The ‘rate card’ and a ‘panel of specialist providers’
Since the publication of our trackTR final report, and throughout the MoJ’s consultation process, we have been in discussions with the MoJ about our recommendation that the rate card ─ the mechanism by which the NPS is currently able to access voluntary sector services ─ be abandoned. The current thinking is that a revised rate card will exist through which the NPS will source interventions from contracted providers – when the needs of, and solutions for, their service users are common.
However, there is recognition that the needs of NPS service users aren’t always the same as those of low-medium risk people who will be managed by the contracted providers. The MoJ is therefore considering establishing a separate sourcing mechanism through which the NPS will be able to access these services. This ‘Panel of specialist providers’ will allow the NPS, where necessary, to procure services for work (excluding Unpaid Work and Accredited Programmes) from the sector directly.
Suppliers will be able to qualify to be on the panel at any point in time and indicate what needs (e.g. lifestyle and associates, employment, etc.), groups of people (e.g. women, black, Asian and minority ethnic etc.) and geographical areas they will be able to serve. Every time a new requirement arises, a mini-competition will take place with pre-qualified suppliers followed by a contract or grant being awarded for the delivery of the service. The panel will act as a market place for buying and selling services for rehabilitation. Access could be given to other commissioning bodies including HM Prisons as well as Police and Crime Commissioners and local authorities.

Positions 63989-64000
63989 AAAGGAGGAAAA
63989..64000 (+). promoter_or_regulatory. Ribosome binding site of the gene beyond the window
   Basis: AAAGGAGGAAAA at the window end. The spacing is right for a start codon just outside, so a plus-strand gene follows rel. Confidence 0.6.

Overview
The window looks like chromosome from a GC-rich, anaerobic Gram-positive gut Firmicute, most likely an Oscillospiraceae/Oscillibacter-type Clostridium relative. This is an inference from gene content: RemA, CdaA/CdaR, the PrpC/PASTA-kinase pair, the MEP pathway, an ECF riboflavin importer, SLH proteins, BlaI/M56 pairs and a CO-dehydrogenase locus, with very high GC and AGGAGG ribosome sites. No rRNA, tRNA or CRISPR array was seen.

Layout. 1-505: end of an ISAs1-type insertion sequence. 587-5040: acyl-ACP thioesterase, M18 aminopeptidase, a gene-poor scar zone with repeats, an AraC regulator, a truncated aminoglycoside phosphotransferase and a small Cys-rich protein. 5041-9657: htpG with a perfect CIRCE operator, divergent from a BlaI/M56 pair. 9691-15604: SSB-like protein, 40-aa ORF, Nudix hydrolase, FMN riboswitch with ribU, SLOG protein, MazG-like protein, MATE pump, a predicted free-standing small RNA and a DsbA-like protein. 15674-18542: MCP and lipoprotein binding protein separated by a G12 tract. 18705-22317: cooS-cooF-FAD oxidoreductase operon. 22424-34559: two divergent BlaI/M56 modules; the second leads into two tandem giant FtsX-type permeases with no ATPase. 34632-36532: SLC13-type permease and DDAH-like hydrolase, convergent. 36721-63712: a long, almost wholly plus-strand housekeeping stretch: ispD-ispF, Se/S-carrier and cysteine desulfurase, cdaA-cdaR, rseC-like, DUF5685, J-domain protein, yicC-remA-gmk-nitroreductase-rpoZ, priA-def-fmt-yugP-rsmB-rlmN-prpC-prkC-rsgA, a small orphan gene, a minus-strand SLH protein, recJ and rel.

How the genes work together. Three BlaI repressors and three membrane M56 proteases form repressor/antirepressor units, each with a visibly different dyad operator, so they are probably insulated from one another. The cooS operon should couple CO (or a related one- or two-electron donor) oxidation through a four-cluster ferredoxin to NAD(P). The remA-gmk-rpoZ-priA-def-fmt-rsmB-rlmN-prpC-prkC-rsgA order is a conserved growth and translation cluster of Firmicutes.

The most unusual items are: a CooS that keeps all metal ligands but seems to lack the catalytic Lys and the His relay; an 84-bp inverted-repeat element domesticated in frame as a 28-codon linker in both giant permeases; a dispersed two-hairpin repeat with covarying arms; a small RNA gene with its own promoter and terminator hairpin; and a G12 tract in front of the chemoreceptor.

A strategy for involving the sector in providing contracted probation services
The Ministry of Justice commercial team has developed a voluntary sector strategy to enable the participation of voluntary organisations in the delivery of contracted probation services in England. As far as we are aware this is the first time a specific strategy for the voluntary sector has been developed for the procurement of public services and we are really pleased to have been able to provide feedback to the MoJ as it has developed.
The overall aim of the strategy is to remove barriers to voluntary organisations bidding to deliver probation services as primes in the future, and to enable smaller voluntary organisations to be part of the supply chain. The strategy includes:
- At prime level, the MoJ is considering the level of the Parent Company Guarantee that will be required for the voluntary sector, and potential alternatives that might be more achievable.
- The MoJ plans to utilise the Social Value Act in procurement decisions.
- At sub-contractor level, the MoJ is not planning to mandate a specific level of spend on the voluntary sector but plans to design contract requirements to encourage involvement, including focus on specific cohorts. We hope to continue to engage with the MoJ on this to ensure the criteria used to assess bids is as effective as possible in encouraging voluntary sector involvement.